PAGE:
The Scott decision dealt with a similar issue. Ms. Scott had provided witness evidence to say that she did not smell like alcohol. She did not comment on this, other than to say that she had not been drinking. Again, to say you have not been drinking is an implicit denial of an odour of alcohol. The adjudicator in that case found it unlikely that the police and two separate witnesses would fabricate or misinterpret their observations without considering the likelihood or unlikelihood that Ms. Scott would do so. The evidence of her boyfriend was ignored entirely.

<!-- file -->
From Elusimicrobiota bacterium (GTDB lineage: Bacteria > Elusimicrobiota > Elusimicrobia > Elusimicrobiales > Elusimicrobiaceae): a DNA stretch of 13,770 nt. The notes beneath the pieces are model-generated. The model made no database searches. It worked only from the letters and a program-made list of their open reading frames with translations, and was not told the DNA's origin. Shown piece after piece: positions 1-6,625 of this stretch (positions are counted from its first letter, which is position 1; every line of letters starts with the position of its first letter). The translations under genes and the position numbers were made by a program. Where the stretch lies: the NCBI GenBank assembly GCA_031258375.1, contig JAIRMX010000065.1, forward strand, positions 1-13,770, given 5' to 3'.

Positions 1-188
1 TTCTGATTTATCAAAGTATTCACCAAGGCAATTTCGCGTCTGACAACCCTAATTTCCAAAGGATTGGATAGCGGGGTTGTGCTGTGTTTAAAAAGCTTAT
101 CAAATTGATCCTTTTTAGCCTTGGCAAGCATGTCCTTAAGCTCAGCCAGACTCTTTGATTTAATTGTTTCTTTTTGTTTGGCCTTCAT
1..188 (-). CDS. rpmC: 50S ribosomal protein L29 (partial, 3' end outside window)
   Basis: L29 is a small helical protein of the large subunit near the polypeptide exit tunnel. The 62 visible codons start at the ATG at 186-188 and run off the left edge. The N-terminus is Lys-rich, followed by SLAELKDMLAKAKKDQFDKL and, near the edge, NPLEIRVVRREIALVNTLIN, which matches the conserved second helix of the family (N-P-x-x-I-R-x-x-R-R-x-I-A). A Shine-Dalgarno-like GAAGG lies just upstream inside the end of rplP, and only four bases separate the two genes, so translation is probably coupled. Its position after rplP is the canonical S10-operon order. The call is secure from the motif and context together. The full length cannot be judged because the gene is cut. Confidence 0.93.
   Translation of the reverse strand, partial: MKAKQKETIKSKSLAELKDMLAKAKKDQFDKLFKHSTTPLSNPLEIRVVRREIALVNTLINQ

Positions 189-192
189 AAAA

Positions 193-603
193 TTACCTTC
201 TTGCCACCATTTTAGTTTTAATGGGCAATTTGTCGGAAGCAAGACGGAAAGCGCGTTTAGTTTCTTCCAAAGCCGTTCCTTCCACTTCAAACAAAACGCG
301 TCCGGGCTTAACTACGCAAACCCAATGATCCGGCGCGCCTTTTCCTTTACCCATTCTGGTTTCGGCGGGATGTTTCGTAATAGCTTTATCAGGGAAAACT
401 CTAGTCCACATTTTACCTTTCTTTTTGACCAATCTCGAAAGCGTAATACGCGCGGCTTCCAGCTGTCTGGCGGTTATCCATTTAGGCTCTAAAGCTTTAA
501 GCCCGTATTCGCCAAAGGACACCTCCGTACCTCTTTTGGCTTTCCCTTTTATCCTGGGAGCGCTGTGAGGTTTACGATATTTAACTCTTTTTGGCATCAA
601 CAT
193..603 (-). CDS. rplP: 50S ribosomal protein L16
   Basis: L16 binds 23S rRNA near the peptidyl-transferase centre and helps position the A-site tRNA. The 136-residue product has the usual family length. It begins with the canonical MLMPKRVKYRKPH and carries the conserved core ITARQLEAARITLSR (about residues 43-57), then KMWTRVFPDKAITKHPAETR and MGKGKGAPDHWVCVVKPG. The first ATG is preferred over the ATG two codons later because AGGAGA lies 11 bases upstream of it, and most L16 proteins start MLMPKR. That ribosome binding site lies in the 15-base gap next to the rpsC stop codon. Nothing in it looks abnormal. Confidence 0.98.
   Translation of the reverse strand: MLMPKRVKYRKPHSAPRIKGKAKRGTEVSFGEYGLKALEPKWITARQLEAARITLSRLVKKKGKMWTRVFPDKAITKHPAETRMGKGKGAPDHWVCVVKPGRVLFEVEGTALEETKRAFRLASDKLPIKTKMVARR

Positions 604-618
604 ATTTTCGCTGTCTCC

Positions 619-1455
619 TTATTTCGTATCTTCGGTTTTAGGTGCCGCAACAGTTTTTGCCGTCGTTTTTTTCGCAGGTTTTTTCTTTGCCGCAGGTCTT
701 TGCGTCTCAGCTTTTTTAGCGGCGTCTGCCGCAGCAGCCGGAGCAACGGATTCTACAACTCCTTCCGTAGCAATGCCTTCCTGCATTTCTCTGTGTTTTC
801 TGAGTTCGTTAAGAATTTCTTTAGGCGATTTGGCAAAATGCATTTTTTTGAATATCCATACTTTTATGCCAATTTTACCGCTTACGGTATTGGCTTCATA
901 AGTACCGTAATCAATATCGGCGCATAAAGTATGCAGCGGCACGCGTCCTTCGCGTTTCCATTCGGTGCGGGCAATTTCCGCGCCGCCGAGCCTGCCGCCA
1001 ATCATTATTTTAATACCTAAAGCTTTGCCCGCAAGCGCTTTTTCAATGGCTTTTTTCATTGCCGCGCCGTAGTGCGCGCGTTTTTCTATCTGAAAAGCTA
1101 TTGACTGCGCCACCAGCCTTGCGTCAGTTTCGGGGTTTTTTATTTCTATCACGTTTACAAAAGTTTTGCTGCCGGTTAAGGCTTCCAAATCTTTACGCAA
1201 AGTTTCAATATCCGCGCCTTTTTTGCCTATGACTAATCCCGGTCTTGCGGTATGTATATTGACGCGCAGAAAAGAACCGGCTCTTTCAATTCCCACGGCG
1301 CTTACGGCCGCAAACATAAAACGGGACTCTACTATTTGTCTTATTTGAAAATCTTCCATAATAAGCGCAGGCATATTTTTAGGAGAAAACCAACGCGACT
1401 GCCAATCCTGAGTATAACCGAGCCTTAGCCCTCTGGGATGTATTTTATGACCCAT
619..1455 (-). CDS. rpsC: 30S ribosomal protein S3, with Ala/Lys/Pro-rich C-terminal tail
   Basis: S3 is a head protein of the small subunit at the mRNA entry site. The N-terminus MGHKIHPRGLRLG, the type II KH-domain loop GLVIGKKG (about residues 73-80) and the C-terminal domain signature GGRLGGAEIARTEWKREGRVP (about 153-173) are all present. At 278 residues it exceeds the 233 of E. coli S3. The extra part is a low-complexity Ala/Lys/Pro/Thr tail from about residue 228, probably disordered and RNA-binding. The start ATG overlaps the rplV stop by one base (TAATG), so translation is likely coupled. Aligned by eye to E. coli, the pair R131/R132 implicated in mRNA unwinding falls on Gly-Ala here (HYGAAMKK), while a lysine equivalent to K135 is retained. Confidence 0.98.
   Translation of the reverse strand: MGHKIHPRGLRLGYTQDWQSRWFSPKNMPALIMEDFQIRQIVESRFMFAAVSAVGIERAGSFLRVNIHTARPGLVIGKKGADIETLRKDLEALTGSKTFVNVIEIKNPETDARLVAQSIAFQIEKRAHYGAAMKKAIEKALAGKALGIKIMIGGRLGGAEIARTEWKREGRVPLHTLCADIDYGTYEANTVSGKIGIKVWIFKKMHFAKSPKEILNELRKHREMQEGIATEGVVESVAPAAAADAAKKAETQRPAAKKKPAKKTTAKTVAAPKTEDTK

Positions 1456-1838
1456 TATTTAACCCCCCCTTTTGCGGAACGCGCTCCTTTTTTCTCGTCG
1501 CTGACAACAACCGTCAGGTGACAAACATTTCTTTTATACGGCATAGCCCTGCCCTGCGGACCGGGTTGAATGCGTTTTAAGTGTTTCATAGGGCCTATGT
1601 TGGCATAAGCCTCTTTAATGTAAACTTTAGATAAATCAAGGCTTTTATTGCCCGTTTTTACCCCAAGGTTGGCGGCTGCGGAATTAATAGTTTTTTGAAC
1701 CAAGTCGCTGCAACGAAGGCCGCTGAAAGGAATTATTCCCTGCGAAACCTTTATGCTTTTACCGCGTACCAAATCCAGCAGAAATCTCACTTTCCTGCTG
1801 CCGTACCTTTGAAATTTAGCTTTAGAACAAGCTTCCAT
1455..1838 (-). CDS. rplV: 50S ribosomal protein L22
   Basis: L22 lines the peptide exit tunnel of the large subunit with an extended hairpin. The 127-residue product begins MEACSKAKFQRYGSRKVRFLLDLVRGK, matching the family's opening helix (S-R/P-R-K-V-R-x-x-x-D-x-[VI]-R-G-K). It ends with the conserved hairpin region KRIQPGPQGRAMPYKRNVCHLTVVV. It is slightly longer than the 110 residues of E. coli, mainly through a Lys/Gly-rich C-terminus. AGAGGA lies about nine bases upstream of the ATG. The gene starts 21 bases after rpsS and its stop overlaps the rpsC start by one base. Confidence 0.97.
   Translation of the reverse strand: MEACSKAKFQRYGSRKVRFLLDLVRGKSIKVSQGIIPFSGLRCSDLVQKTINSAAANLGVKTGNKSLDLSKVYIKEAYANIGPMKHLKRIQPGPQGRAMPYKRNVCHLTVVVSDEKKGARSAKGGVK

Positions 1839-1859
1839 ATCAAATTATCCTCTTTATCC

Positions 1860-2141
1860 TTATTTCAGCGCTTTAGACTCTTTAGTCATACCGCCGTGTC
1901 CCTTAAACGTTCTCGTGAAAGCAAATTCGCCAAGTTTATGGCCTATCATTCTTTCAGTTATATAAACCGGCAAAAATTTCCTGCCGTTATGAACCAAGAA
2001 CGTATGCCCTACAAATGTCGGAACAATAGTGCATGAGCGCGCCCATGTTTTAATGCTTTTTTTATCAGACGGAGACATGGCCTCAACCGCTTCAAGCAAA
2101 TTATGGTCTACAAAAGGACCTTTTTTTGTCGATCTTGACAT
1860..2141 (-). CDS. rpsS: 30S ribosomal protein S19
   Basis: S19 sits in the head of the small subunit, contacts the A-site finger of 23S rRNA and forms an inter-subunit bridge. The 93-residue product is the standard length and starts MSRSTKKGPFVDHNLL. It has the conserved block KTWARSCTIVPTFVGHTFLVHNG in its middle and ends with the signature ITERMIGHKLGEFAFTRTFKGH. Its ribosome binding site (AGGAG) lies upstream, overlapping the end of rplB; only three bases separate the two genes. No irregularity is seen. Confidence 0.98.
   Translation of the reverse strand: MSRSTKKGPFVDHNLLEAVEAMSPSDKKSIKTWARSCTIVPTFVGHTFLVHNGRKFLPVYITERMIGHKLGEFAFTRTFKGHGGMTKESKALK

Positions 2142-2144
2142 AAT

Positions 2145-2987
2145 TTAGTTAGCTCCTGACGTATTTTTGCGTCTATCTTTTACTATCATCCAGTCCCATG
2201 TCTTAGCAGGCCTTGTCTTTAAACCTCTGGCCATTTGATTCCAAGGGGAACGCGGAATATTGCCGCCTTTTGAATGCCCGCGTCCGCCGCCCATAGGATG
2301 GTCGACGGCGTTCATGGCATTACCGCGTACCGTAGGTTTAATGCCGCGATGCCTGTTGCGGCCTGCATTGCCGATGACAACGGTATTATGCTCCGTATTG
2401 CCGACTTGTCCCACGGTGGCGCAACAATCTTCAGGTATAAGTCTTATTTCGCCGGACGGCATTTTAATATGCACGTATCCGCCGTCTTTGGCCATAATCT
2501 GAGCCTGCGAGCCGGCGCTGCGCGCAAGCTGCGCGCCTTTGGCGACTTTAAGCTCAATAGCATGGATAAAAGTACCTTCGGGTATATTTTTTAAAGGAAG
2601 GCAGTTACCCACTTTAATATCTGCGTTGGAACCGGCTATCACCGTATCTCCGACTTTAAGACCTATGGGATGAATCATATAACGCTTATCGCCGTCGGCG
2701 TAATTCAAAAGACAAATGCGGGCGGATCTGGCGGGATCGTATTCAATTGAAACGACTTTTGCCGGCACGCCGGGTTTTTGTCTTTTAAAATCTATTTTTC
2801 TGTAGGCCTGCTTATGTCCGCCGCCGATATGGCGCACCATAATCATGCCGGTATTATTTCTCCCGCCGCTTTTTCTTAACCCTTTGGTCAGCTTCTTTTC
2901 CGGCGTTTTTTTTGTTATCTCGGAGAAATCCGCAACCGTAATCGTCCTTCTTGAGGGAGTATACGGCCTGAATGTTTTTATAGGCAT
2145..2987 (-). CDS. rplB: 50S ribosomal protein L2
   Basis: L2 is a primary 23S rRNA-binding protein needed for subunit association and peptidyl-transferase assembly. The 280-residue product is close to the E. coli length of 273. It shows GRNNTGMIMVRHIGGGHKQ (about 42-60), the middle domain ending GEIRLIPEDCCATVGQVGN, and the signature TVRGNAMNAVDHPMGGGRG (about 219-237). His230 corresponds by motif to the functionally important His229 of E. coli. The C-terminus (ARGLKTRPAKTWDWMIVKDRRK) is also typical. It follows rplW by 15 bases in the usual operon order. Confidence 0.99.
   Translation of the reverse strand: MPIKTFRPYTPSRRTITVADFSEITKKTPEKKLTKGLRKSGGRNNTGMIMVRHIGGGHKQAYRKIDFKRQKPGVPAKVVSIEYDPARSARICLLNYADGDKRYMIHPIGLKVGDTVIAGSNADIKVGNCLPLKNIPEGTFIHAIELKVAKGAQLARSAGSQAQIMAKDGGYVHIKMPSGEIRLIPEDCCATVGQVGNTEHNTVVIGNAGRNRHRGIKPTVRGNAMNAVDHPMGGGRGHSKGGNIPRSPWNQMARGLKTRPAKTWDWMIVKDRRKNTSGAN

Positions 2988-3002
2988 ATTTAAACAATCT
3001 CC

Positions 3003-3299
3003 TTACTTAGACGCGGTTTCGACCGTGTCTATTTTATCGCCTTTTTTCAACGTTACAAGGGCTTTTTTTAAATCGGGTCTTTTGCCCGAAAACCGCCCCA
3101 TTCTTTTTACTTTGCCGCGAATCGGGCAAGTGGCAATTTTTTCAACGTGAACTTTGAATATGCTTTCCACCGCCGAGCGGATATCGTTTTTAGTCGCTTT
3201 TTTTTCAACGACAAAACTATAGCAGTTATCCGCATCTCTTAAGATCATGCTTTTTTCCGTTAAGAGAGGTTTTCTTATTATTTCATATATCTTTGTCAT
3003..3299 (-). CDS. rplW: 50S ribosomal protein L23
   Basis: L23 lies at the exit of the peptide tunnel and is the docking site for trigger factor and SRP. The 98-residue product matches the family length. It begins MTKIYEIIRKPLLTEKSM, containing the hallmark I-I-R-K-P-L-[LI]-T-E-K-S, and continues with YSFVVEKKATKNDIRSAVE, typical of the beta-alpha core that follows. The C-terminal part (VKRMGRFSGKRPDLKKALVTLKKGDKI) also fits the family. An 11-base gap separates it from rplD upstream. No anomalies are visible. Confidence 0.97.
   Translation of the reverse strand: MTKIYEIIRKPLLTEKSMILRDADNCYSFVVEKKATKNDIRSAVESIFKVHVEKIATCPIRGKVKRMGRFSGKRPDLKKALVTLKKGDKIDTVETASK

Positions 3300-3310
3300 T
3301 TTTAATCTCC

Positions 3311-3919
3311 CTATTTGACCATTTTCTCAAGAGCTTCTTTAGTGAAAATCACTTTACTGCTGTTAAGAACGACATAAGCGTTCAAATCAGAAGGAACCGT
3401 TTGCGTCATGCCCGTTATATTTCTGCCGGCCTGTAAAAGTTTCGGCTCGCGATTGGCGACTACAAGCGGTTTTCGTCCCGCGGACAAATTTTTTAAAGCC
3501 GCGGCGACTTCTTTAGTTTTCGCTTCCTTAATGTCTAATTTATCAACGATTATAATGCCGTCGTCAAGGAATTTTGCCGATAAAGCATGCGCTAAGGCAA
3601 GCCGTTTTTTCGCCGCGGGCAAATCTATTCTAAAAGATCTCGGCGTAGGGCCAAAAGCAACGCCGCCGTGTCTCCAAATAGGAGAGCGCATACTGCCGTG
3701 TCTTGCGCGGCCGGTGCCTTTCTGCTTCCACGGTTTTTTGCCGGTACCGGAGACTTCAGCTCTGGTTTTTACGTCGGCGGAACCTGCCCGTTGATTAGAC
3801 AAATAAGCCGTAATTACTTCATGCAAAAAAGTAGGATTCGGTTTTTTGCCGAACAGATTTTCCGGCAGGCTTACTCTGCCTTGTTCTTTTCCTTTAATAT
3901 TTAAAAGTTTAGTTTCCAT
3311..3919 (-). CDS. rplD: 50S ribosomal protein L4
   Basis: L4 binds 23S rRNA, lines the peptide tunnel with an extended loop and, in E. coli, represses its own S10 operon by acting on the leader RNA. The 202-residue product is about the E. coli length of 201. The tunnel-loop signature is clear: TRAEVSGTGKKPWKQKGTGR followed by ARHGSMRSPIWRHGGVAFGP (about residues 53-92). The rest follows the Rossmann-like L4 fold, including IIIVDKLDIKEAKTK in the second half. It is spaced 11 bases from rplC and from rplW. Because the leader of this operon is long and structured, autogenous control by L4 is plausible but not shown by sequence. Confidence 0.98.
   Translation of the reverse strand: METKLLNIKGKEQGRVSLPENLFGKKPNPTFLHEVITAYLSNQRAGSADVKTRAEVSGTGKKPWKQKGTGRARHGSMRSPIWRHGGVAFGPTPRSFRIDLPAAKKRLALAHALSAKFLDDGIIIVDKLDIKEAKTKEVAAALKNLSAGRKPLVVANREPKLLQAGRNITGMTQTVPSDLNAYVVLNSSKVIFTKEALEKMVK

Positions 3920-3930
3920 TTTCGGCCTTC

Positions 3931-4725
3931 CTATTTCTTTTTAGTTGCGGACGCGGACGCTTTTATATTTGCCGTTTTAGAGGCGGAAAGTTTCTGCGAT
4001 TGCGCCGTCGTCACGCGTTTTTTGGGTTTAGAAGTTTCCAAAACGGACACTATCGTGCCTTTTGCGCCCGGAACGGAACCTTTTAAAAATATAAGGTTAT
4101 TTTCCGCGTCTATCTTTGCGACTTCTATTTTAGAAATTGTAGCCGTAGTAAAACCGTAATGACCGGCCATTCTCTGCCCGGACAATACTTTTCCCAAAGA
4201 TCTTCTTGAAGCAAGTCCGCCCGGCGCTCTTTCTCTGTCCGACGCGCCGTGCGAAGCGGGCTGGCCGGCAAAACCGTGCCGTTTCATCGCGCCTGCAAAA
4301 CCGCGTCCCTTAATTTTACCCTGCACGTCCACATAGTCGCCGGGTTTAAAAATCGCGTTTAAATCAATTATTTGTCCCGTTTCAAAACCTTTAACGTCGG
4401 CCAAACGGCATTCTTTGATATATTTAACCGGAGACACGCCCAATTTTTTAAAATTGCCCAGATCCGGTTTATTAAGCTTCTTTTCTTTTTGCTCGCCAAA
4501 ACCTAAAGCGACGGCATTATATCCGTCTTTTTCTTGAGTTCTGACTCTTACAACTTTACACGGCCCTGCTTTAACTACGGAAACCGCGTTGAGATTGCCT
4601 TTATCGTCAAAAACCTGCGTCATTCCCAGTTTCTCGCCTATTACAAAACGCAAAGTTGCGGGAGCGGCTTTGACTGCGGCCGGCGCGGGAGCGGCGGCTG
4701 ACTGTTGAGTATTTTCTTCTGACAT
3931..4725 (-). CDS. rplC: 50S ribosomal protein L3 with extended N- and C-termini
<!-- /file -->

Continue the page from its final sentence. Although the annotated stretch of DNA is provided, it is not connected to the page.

This is something of a trend, it seems. If witness evidence supports the applicant’s version of events, then it is ignored entirely. Otherwise, it is found not credible for some other reason. Take Mr. Petrov, for example. He and his witness provided Affidavits describing the events. Both of them used identical language in some parts. The adjudicator rejected their credibility for this reason. That is also ridiculous. Two people, providing written accounts of an event, who are describing the same event might well use the same language. There are only so many ways to say “The sky was blue.” Or “Joe was not speeding.” or “Mary did not drink alcohol.” It would be one thing if there were oral testimony and the cadence and tenor of the words were the same, but with two written descriptions of events, that is to be expected.